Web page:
The technical preview of “Karma” the other night was delayed for about an hour but I did not mind waiting because I was quite certain that I’d be seeing a fine film. To while away the time, “Firecracker,” co-starring American actors with local talents like Chanda Romero, Vic Diaz, and Rey Malonzo was shown. Chanda and Vic delivered their lines themselves but surprisingly Rey didn’t. Before one whole reel could roll, the prints of “Karma” arrived. “Don’t stop it yet, a bed scene is coming,” Mario Bautista protested. Happily, “Karma” turned out to be as good as I expected. It’s performers are first-rate – Vilma Santos, Ronaldo Valdez, Tommy Abuel, Chanda Romero – so their award-winning acting didn’t surprise me at all. The script was outstanding but even that was expected, coming from director Danny Zialcita. What impressed me was that minor parts were played by name actors. The housekeeper who appeared in one short sequence could have been played by any elderly woman but those who made the movie wanted nothing less than Etang Discher. The psychiatrist could have been played by any decent-looking man but they didn’t settle for anybody less than Vic Silayan. The male lover at the start of the story had to be acted out by Dante Rivero, that at the end by Christopher de Leon. The movie boasted of several bold scenes. Those involving Vilma weren’t much as we know for a fact that Vilma could show only so much. One scene showing Chanda was a different story. It showed her with absolutely nothing on, yet it didn’t offend anybody as it was executed in style, shot with great care. There was just one thing, which looked unnatural to me – the way in which one of the main characters killed himself. “That’s all right,” Danny assured me. “Before we shot it, we double-checked its possibility.” Reincarnation and transference are undoubtedly mind-boggling subjects but, to his utmost credit, Danny managed to present them simply, bringing them down for everybody to understand. “Bala lang yan. Katawan lang ito. Babalik at babalik kami sa mundong ito,” Dante vowed. Come back they did as they promised building the foundation of the story. – Bob Castillo, People’s Journal Dec. 12, 1981

Sa pagbabago ng estado ni Vilma Santos, tila nagbabago na rin ang kanyang approach sa kanyang career. Dahil hindi na career ang unang priority niya sa buhay, lalong nagiging professional ang kanyang tingin sa trabaho. Dahil hindi na twenty-four hours a day ang kanyang buhay artista, alam na niyang I-apportion ang bawat minuto na walang aksaya. Sa set ng Relasyon ni Ishmael Bernal, hangang-hanga ang director sa bagong pang-unawa ni Vilma sa trabaho. Dumarating sa oras, kabisado ang linya (memorizing lines for Vilma, of course, was never a problem even the days she was shooting five pictures simultaneously), full attention sa sinasabi ng direktor, walang problema. Kung pagbabasehan sa naging resulta ng Karma, lalong maganda ngayon si Vilma, mas mariin ang kanyang pagganap, mas mature ang kanyang approach at understanding sa kaniyang papel. Swerteng-swerte ang pagkapanalo niya ng best actress sa nakaraang Film fest. Sayang at wala siya upang tanggapin mismo ang tropeo. Pero lalong naging makabuluhan para sa kanya ang sinabi ng kapwa niya artista sa Karma nang sabihin ni Chanda Romero na “napakaganda naman ng karma ni Vilma. Mayroon na siyang Edu, mayroon siyang Lucky, ngayon ay mayroon pa siya nito (ang ibig sabihin ay ang best actress trophy),” sabay tilian ng mga fans sa loob ng Cultural Center, walang makapigil, walang makasaway. Pero, gaya ng dati, hindi naging madali kay Vilma ang pananalo. Nagpatas ang botohan ng dalawang beses – triple tie sila ni Gina Alajar at Charo Santos, hanggang ma-break ang deadlock at nakaungos ng isang boto si Vilma sa dalawa pa niyang kalaban. Tinawagan si Vilma ni Cirio Santiago, pinasundo sa isang limousine, pero nagdahilan ang Vilma. Ayaw niya sigurong umasa dahil minsan, sa isang awards night din, sinigurong siya ang mananalo pero hindi ganun ang nangyari. (I understand that Vilma really won but the verdict was changed afterwards through the representations and machinations of some influential press sectors.) Kunsabagay, wala rin si Charito Solis noong awards dahil sabi sa akin ni Chato, talagang hindi niya inaasahang manalo ang maliit na papel na iyon sa Kisapmata. Noon pa mang preview pa lamang, maugong na ang balitang baka si Charito ang manalo bilang supporting actress pero hindi niya yun pinansin dahil tiyak na tiyak siya na si Vic Silayan ang mananalo. Sinabi pa niya sa interview niya kay Armida Siguion-Reyna sa Let’s Talk Movies na napakagaling ni Vic. Sa set pa lamang daw, natitiyak na niya halos na si Vic ay mananalo sa Kisapmata. Sa naturan ding programa, sinabi ni Armida sa pagre-review niya ng Karma na talagang magaling ang pagkakaganap ni Vilma sa Karma na parang nakuha nitong punuan ang ilang mahalagang kakulangan ng pelikula. – Oscar Miranda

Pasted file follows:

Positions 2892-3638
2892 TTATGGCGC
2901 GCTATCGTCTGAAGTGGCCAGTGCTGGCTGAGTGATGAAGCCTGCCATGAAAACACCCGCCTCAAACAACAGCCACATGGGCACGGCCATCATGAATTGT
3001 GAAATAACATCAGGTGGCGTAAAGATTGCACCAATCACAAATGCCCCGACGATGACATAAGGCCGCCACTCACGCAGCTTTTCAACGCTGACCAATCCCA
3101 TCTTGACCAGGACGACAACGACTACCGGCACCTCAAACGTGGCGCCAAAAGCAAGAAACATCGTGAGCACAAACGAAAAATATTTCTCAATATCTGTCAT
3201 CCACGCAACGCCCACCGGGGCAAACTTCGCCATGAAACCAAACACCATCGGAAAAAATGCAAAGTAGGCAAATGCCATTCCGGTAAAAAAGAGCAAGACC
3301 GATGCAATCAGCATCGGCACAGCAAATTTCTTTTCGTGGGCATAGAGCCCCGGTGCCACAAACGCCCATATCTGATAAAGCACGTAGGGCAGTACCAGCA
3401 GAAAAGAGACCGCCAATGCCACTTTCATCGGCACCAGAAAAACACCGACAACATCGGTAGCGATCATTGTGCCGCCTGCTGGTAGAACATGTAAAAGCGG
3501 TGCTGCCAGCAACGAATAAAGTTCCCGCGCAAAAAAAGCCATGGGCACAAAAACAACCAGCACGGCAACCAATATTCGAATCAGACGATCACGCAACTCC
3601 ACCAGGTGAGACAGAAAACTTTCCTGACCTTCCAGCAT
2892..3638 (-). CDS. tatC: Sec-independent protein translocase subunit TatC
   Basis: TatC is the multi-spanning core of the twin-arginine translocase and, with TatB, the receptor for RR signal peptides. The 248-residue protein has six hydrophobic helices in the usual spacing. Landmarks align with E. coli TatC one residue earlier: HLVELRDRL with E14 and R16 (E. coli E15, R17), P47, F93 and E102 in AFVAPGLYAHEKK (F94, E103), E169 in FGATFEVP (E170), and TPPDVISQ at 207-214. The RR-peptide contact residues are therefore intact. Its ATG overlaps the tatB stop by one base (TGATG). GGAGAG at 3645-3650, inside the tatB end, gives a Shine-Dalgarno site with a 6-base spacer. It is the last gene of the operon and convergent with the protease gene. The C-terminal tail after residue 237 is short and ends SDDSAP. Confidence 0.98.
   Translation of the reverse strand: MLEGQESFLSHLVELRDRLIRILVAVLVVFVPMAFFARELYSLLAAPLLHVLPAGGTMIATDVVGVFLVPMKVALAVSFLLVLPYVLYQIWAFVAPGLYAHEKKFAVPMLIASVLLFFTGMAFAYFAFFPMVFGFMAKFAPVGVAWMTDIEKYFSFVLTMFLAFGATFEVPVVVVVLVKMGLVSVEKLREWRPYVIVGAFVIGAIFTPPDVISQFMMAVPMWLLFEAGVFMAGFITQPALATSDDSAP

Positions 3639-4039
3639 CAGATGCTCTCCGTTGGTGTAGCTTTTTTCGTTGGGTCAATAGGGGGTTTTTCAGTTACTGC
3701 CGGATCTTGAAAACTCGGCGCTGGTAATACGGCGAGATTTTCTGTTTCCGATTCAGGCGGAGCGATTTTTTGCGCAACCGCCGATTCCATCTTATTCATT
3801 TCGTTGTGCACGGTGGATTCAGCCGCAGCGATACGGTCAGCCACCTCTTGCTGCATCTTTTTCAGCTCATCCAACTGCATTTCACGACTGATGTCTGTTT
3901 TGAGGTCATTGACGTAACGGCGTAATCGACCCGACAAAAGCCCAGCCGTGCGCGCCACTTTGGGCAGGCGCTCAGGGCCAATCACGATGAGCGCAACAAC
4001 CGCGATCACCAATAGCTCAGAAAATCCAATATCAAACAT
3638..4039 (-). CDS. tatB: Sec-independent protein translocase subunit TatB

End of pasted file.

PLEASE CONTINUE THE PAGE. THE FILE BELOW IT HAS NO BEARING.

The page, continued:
“…During the MMFF when Ate Vi won in Karma. It was a triple tie between Ate Vi, Gina Alajar and Charo Santos. JQ as one of board of jurors defended why Ate Vi should win. On the second deliberation JQ convinced one of the jurors and Ate Vi won by 1 point. JQ lambasted on his TV program the jurors in the MMFF when Ate Vi was not even nominated for her performance in Langis At Tubig. The nominees are Nora Aunor for “Bona” and “Kung Akoy IIwan Mo” and Amy Austria for Brutal. Its good that Amy won. JQ said that Ate Vi is good in langis compared to Nora in “Kung Akoy IIwan.” Obiously that was manipulated by Dean Lukresia Kasilag who was the Board Chairman that time and a certified Noranian. Kawawa talaga si Ate Vi basta involved si Kasilag lagi syang nabibiktima. Remember Rubia Serbios and Atsay. JQ always regarded Ate Vi as the real Queen of Philippine movies and a certified box Office Queen…” – V Magazine (READ MORE)